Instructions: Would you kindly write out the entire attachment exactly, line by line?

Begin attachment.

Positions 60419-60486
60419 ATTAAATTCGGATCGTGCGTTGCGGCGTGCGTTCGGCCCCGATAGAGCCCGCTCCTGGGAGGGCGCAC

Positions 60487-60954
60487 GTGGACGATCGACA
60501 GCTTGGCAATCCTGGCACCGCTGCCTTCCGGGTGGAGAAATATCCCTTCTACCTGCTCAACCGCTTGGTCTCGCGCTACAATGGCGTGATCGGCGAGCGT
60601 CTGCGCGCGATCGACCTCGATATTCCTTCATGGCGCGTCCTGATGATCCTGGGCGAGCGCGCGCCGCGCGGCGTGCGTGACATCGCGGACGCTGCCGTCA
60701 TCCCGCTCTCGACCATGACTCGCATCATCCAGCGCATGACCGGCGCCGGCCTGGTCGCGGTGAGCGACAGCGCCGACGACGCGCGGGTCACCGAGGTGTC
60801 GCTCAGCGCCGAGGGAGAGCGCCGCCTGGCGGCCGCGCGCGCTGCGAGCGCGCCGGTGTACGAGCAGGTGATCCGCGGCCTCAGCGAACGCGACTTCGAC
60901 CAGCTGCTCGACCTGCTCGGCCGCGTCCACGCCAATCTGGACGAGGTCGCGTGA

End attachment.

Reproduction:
Positions 60419-60486
60419 ATTAAATTCGGATCGTGCGTTGCGGCGTGCGTTCGGCCCCGATAGAGCCCGCTCCTGGGAGGGCGCAC

Positions 60487-60954
60487 GTGGACGATCGACA
60501 GCTTGGCAATCCTGGCACCGCTGCCTTCCGGGTGGAGAAATATCCCTTCTACCTGCTCAACCGCTTGGTCTCGCGCTACAATGGCGTGATCGGCGAGCGT
60601 CTGCGCGCGATCGACCTCGATATTCCTTCATGGCGCGTCCTGATGATCCTGGGCGAGCGCGCGCCGCGCGGCGTGCGTGACATCGCGGACGCTGCCGTCA
60701 TCCCGCTCTCGACCATGACTCGCATCATCCAGCGCATGACCGGCGCCGGCCTGGTCGCGGTGAGCGACAGCGCCGACGACGCGCGGGTCACCGAGGTGTC
60801 GCTCAGCGCCGAGGGAGAGCGCCGCCTGGCGGCCGCGCGCGCTGCGAGCGCGCCGGTGTACGAGCAGGTGATCCGCGGCCTCAGCGAACGCGACTTCGAC
60901 CAGCTGCTCGACCTGCTCGGCCGCGTCCACGCCAATCTGGACGAGGTCGCGTGA